Friday, February 8, 2008

Two blogs in one!

#1 I am a subscriber to World Magazine. I receive a link to the online version but I usually wait for the hard copy in the mail. I just like flipping through an actual magazine, especially since I'm on the computer way too much as it is. Well, as I was reading through the magazine today I read an article entitled "Death in the subculture CCM: Demise of Christian music magazine signals hard timese for Christian rock" (Here's the link if you wish to read the entire article Well, the jest of the article is that Christian musicians today do not want to be labeled "Christian musicians". Here's the quote that really perturbed me, "The magazine (talking about CCM) had previously covered only music with explicit religious content, perennial annoyance to Christian artists who believed music should incorporate all aspects of life and creation without forced utterances of Jesus' name or cliched religious imagery". WHAT? They don't want to use Jesus' name in their music? Maybe I'm reading this all wrong, and if I am then please correct me. When I listened to secular music I don't expect to hear a message about Jesus, but when I listen to Christian music, I want Jesus to be the center of the song. Does that make sense? One reason that it took me a long time to enjoy "Christian rock" is b/c it didn't seem sincere to me. Then along came Third Day, Casting Crowns, Jennifer Knapp, and I thought, "Cool! They get it!". If this magazine article is correct, then my initial suspcicions of insincerity are proving to be true. How sad!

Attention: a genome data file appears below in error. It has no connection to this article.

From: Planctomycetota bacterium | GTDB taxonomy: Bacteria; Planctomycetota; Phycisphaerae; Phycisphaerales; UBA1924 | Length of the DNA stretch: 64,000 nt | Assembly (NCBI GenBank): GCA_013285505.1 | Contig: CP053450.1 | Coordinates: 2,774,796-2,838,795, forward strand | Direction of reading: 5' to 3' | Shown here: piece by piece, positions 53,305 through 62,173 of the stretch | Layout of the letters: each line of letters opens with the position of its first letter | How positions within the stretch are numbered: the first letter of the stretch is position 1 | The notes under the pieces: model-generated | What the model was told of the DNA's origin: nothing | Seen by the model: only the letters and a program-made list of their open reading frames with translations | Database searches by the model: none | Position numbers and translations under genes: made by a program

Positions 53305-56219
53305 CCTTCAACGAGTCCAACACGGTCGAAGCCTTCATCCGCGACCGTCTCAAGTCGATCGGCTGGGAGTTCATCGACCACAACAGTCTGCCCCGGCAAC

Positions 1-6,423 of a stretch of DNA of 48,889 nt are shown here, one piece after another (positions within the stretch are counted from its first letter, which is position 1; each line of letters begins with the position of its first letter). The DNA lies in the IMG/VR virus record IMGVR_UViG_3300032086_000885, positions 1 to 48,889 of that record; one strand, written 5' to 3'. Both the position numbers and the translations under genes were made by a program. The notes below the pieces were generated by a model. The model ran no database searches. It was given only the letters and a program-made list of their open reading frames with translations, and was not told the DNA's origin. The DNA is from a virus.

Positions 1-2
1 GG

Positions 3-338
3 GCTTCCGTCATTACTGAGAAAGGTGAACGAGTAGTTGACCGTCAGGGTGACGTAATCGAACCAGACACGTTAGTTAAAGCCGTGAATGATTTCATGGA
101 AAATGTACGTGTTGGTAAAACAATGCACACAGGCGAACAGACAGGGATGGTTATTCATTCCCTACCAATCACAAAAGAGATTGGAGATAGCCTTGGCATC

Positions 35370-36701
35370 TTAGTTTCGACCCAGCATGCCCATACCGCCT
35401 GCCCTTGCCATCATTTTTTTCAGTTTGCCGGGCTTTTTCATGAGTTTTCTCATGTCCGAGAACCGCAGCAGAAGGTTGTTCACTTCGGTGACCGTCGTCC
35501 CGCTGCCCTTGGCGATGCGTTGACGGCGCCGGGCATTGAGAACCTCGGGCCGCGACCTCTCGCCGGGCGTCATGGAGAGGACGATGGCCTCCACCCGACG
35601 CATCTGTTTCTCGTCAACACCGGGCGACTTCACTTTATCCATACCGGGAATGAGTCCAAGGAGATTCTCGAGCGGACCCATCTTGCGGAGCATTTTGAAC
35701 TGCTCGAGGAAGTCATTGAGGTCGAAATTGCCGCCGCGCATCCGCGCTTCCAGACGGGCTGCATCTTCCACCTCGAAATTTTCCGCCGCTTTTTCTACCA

#2 On almost a different note, this "evangelical subculture" thing... what's up with that?


Tony M said...

Wow, tough subject. ... "forced uterances" - I think they mean simply saying Jesus' name for the sake of saying it in order to call their music Christian; and, of course, simply "saying Jesus" isn't what it's about anyway.

That being said, there are far too many "Christian" artists who leave their music far too open for interpretation by the listener (e.g., some Switchfoot, Thousand Foot Krutch, Hawk Nelson; those are a few I've heard). Or, in fact, have blatantly questionable material (I've heard supposedly "Christian" artists badmouthing a former girlfriend; how is that "uplifting" talk, even if it's fake?). Now, I realize that not everyone wants to be labeled a Christian artist, for the mere sake of wanting to be able to do "silly" songs (like some of mine). What I do find offensive is someone claiming to be a Contemporary Christian artist but not providing any evidence of that.

On a completely opposite note from some of the above, take a listen to Pillar (I'd have linked to their website, but it appears to be having technical difficulties). While definitely on the heavy side of things, their message is very clear. And, while heavy, most is not of the variety that causes feelings of anger or depression (oftentimes music will induce feelings or moods, regardless of the lyrics; that is one of the major concerns I have over some of the music of today, that it brings about anger or other moods that are not productive in terms of Christian fruit; the lyrics may - sort of - say one thing, but the music puts you in a state that doesn't lend itself to really listening to God anyway).